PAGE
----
sun 19/05/2024

Australian Chamber Orchestra, Tognetti, Milton Court review - brilliantly hyper-active Mozart | reviews, news & interviews

Australian Chamber Orchestra, Tognetti, Milton Court review - brilliantly hyper-active Mozart

Australian Chamber Orchestra, Tognetti, Milton Court review - brilliantly hyper-active Mozart

The dynamic Aussies thrill with precision as well as power

Unleashing the beast: Richard Tognetti and the ACOAll images Mark Allan/Barbican

Think Glastonbury, not Salzburg. It struck me at Milton Court last night that the Australian Chamber Orchestra’s ebullient, rock’n’roll Mozart would go down a storm at the sort of music festival renowned for canvas more than canapes.

As listeners now expect from the ensemble that director-leader Richard Tognetti has steered since 1990, the ACO shook the Barbican’s junior venue with an electrifying account of the three great symphonies – numbers 39, 40 and 41 – with which Mozart said his revolutionary farewell to the form in 1788. 

But if the ACO – all of them (sparing cellos) on their feet and bouncing around the stage like some semi-caged beast – do rank as the Led Zeppelin of today’s orchestral scene, then that goes for their virtuosity as much as their live-wire energy. Knife-sharp precision as well as sheer power marked dozens of moments when, under the spell of Tognetti’s hyper-active bow-baton – the ACO carved Mozart into radiant, razor-edged blocks of sound with an almost brutal swagger.

Do I wish that every ensemble made the final symphonies sound like this? Probably not. Should we rejoice that the Australians rejuvenate these too-familiar favourites with a ferocious commitment to their bar-by-bar, theme-by-theme drama that gives to every movement as many rhythmic cliffhangers as a ludicrously plot-packed daytime soap? Certainly. And – the question that matters most – would the composer have preferred these crackling, spitting interpretations to the bland prettiness and superficial grace that once, albeit long ago, came as the default setting for orchestral Mozart? We hardly need to ask. The symphonies formed the first, and most conventionally programmed, concert in a residency that opens the ACO’s tenure as “international associate ensemble” at Milton Court. The hall suits their sound, with an acoustic that does justice to the extreme dynamic range. It often ramps up the excitement of the ACO’s playing but retains enough intimacy to mean that everyone can feel that they have a VIP pass to the party. Although Tognetti tends to sculpt in sparkling quartz chunks of sound, severed one from the other by astonishing sledgehammer tutti climaxes, the upright instrumentalists seem to play as soloists brought together by free will rather than coercion.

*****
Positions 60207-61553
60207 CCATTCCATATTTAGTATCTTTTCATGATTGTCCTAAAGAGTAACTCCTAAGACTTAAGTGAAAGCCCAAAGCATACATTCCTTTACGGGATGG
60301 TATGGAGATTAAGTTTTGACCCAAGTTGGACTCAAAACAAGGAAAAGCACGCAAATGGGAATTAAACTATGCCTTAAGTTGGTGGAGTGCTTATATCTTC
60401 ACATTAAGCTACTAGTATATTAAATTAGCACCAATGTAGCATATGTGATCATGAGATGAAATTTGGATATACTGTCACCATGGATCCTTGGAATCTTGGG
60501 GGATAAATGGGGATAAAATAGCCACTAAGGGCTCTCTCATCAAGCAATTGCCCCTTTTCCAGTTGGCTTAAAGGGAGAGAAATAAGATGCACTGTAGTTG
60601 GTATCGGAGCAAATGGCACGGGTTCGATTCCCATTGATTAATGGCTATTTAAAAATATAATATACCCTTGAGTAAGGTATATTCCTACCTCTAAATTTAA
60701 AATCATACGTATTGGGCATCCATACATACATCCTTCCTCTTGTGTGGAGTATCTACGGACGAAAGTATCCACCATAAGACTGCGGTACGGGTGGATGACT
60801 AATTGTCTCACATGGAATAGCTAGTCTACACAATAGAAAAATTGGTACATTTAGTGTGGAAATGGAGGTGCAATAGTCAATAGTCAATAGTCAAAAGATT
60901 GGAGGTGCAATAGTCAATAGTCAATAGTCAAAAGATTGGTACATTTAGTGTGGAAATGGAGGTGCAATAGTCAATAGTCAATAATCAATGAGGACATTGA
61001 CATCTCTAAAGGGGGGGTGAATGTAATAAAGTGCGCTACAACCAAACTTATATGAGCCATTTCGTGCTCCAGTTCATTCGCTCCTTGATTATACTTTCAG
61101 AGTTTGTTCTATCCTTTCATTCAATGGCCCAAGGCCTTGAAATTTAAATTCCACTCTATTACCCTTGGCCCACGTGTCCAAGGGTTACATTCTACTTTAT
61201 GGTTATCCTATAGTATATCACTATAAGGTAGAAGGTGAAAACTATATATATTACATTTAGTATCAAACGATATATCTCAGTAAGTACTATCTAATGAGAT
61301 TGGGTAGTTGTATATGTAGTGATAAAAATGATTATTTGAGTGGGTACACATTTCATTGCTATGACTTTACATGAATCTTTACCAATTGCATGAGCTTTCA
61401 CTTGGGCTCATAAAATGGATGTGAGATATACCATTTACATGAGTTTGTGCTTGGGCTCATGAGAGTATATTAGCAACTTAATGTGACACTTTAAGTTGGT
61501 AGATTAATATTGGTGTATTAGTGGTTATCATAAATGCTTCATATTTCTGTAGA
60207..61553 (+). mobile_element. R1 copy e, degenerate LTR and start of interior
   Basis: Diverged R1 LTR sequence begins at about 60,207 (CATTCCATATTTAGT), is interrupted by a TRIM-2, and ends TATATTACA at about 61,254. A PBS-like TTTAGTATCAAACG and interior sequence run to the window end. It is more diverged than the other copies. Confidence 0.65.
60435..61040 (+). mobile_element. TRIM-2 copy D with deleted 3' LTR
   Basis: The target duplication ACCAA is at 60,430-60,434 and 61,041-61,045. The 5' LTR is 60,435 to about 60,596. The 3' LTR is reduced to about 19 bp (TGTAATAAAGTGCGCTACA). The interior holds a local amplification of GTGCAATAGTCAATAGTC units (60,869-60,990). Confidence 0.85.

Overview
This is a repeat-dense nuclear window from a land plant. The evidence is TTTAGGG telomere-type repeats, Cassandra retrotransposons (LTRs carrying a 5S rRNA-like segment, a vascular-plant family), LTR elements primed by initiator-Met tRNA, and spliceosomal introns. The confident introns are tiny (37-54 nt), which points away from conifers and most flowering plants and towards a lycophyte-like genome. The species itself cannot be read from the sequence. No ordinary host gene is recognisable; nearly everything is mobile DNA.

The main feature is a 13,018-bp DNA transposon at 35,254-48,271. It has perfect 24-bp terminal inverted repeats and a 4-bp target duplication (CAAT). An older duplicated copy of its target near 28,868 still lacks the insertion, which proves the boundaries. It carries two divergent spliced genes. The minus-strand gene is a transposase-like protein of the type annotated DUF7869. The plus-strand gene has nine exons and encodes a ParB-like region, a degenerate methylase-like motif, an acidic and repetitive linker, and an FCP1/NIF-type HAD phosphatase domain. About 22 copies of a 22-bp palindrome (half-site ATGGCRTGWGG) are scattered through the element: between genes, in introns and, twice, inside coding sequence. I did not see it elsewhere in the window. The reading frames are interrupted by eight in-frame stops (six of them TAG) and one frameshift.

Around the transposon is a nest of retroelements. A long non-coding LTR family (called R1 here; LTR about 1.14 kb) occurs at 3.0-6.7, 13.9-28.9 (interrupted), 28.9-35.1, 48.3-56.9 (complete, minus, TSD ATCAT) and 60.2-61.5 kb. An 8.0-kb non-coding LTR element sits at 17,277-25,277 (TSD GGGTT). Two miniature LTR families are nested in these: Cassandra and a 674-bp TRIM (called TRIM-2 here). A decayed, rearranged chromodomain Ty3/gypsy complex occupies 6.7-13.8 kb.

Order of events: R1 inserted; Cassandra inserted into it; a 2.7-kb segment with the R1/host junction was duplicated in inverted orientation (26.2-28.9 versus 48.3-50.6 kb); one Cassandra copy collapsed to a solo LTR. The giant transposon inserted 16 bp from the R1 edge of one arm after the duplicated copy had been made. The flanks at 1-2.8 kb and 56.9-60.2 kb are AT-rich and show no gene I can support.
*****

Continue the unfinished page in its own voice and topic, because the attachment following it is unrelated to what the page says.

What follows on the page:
With principals Helena Rathbone and Satu Vänskä to the fore, the violins never lose their warmth and depth, even when Tognetti drives them through his edge-of-the-seat accelerations and brake-screeching emergency stops. Timo-Veikko Valve commands a crack cello squad, while Tognetti’s prancing, elevated bow drew some exceptional playing from the woodwinds: the melting clarinets of Olli Leppäniemi and Alexei Depressoir in Nos. 39 and 40; the bassoons of Joost Bosdijk and Dominic Tyler in 41, the “Jupiter”. As he switches at a dizzying pace between his player and director roles, Tognetti scurries around the stage like a creature possessed, a galvanic embodiment of the Dionysian frenzy he so often finds in this music.